If, on the other hand, you’re coming from a diet low in processed sugars and starches, the transition to a keto diet will be much easier and you’re likely to not experience the keto flu at all.
While it’s said that some people are naturally “metabolically flexible,” meaning they can easily shift metabolic states without experiencing symptoms, it’s still always a good idea to think about easing into a keto diet rather than cutting off sugars and carbs cold turkey. Just some food for thought!
If you’re reading this article, maybe you’re already in the throes of a full-on keto flu, or maybe you just started your keto journey and want to prepare. Luckily, there are many ways to remedy keto flu symptoms, so fear not.
Water makes up roughly 60% of our bodies and when first undergoing a keto diet, the low-carb nature of it leads to more water loss. This leads to dehydration which is one of the culprits for experiencing keto flu symptoms.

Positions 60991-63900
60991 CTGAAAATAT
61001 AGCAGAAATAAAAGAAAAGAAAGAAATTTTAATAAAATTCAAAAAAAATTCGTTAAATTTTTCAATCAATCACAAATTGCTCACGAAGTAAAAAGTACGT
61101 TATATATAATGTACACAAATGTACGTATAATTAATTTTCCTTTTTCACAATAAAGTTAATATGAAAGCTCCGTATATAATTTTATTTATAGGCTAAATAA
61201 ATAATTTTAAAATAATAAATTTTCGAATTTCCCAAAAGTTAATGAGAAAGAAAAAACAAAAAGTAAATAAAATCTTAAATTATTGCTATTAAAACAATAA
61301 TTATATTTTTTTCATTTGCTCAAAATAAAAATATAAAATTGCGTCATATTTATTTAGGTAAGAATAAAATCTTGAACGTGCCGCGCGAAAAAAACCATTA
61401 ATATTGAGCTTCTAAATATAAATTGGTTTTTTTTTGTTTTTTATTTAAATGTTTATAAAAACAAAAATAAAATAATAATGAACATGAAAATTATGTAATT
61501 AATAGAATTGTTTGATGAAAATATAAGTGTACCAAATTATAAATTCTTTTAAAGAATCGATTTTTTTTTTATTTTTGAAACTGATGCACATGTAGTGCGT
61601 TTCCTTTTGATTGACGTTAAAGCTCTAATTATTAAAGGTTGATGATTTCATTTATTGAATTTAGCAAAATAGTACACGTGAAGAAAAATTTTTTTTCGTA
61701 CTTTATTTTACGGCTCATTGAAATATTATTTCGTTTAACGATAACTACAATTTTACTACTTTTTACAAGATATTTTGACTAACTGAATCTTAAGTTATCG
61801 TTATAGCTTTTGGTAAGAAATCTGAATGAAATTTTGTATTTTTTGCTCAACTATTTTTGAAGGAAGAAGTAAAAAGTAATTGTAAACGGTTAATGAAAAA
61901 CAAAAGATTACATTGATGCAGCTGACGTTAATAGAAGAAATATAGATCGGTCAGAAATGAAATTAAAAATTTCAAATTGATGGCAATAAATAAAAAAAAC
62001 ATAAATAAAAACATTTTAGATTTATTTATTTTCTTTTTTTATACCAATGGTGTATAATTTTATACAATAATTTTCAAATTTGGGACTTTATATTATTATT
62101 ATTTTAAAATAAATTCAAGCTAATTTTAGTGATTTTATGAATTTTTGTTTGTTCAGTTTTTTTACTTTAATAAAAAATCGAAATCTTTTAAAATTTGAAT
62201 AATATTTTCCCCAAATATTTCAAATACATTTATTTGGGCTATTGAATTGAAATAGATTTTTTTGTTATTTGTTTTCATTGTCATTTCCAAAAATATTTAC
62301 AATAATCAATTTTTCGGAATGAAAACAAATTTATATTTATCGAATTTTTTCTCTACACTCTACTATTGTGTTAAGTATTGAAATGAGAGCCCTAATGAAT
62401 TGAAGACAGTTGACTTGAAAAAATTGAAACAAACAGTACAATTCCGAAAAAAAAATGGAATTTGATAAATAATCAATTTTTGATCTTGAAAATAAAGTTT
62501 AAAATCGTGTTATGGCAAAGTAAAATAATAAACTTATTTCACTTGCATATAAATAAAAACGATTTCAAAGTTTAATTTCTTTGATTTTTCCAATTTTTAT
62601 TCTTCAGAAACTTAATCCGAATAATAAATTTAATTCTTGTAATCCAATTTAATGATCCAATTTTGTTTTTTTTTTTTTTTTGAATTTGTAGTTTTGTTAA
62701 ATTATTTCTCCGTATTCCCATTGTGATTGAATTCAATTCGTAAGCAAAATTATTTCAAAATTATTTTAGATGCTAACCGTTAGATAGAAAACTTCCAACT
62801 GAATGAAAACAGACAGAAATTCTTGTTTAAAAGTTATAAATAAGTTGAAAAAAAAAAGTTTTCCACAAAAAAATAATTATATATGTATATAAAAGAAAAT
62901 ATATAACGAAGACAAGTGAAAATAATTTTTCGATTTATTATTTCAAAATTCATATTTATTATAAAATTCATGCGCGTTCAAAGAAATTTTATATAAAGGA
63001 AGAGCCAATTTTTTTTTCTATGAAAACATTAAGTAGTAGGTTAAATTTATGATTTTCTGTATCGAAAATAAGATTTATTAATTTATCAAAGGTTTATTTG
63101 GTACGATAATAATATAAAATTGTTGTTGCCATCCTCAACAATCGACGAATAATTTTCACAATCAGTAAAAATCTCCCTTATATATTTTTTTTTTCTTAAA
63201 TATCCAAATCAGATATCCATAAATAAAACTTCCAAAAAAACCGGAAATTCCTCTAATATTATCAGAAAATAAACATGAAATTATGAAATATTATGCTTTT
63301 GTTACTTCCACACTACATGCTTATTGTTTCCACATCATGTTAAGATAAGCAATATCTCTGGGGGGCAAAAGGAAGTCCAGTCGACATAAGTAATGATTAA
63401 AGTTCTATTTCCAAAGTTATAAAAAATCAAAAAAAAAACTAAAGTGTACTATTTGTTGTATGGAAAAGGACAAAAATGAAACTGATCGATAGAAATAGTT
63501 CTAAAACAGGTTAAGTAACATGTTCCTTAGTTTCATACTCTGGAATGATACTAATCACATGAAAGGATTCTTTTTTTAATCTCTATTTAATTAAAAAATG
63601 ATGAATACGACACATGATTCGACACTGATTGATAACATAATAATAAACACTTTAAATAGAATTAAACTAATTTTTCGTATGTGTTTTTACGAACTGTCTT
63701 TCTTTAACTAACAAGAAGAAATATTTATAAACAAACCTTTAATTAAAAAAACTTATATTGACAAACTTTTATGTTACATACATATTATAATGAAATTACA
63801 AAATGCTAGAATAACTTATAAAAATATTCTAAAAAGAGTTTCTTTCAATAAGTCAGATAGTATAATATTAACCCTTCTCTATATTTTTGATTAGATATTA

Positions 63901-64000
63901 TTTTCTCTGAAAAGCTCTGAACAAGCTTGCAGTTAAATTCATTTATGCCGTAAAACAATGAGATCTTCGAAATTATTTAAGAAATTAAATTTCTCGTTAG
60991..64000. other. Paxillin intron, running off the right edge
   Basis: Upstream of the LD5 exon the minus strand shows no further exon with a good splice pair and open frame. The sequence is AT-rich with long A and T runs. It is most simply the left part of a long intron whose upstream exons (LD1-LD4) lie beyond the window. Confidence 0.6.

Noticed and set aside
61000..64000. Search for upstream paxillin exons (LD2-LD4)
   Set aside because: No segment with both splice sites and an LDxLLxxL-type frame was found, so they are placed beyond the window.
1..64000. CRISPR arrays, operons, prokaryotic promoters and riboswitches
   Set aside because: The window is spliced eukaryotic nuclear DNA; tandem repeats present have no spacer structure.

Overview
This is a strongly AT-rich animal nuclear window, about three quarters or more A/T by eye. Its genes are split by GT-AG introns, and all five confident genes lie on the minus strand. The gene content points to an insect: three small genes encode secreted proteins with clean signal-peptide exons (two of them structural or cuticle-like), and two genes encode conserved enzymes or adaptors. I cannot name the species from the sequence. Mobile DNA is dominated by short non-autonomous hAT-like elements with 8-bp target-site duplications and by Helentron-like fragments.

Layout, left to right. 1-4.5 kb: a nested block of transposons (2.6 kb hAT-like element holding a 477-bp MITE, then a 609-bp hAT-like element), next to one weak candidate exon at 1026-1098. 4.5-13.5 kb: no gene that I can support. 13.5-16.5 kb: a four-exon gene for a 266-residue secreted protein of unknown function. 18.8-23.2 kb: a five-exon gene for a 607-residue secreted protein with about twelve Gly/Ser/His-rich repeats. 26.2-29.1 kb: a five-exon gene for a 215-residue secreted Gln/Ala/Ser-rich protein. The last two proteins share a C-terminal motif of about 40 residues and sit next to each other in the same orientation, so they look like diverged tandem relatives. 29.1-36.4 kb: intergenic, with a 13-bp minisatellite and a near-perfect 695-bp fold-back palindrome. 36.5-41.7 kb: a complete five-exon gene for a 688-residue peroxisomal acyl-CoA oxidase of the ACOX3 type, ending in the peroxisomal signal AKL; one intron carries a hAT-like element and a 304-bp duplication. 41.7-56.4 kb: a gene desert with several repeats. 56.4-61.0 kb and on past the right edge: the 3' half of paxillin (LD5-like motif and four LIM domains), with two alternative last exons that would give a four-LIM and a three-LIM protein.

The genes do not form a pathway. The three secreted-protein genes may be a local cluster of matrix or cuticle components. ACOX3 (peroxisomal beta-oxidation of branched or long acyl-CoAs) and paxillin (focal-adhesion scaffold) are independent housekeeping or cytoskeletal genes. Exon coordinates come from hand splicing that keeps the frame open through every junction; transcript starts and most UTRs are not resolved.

Hydration is key! Just like when you have the regular ‘ol flu, you want to make sure you’re sufficiently hydrated and getting plenty of electrolytes. This will greatly help relieve your symptoms and boost energy levels.
2. Take an Electrolyte Supplement
Any low-carb diet will leave your body deficient in electrolytes since these diets tend to shun natural micronutrient sources, such as vegetables and starchy fruits.
This can lead to irritability, fatigue, dizziness, and a lack of focus.
One way to help remedy this without cheating on your diet is to take an electrolyte supplement once per day.